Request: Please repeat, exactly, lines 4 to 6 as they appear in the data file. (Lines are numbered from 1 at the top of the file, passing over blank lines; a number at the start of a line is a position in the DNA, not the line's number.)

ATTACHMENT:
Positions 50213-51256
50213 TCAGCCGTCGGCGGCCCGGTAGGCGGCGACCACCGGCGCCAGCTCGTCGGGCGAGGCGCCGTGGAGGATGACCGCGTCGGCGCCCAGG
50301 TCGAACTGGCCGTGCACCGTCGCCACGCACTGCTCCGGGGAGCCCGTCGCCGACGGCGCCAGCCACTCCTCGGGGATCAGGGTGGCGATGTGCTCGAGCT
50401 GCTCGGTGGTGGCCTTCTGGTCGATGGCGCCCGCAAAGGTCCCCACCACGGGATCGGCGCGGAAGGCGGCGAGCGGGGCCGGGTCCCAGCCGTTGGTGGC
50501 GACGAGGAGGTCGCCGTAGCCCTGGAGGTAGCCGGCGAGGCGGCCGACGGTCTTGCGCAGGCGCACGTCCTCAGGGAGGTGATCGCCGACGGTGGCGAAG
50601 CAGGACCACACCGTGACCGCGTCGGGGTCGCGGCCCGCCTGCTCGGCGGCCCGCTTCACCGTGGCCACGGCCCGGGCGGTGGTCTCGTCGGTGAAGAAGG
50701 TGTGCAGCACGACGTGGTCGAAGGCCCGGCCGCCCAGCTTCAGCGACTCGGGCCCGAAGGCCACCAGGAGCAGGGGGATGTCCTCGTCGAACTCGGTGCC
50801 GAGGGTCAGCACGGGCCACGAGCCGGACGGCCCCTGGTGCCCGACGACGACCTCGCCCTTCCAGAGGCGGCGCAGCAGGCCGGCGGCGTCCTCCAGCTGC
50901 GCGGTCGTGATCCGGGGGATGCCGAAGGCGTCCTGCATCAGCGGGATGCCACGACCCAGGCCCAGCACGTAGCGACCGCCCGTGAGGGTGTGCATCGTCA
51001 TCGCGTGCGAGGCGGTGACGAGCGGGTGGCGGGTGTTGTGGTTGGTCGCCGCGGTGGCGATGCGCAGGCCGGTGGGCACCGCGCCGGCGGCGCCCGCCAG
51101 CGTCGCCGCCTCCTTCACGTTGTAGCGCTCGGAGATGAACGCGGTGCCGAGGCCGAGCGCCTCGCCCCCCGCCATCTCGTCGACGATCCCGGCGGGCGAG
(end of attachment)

50401 GCTCGGTGGTGGCCTTCTGGTCGATGGCGCCCGCAAAGGTCCCCACCACGGGATCGGCGCGGAAGGCGGCGAGCGGGGCCGGGTCCCAGCCGTTGGTGGC
50501 GACGAGGAGGTCGCCGTAGCCCTGGAGGTAGCCGGCGAGGCGGCCGACGGTCTTGCGCAGGCGCACGTCCTCAGGGAGGTGATCGCCGACGGTGGCGAAG
50601 CAGGACCACACCGTGACCGCGTCGGGGTCGCGGCCCGCCTGCTCGGCGGCCCGCTTCACCGTGGCCACGGCCCGGGCGGTGGTCTCGTCGGTGAAGAAGG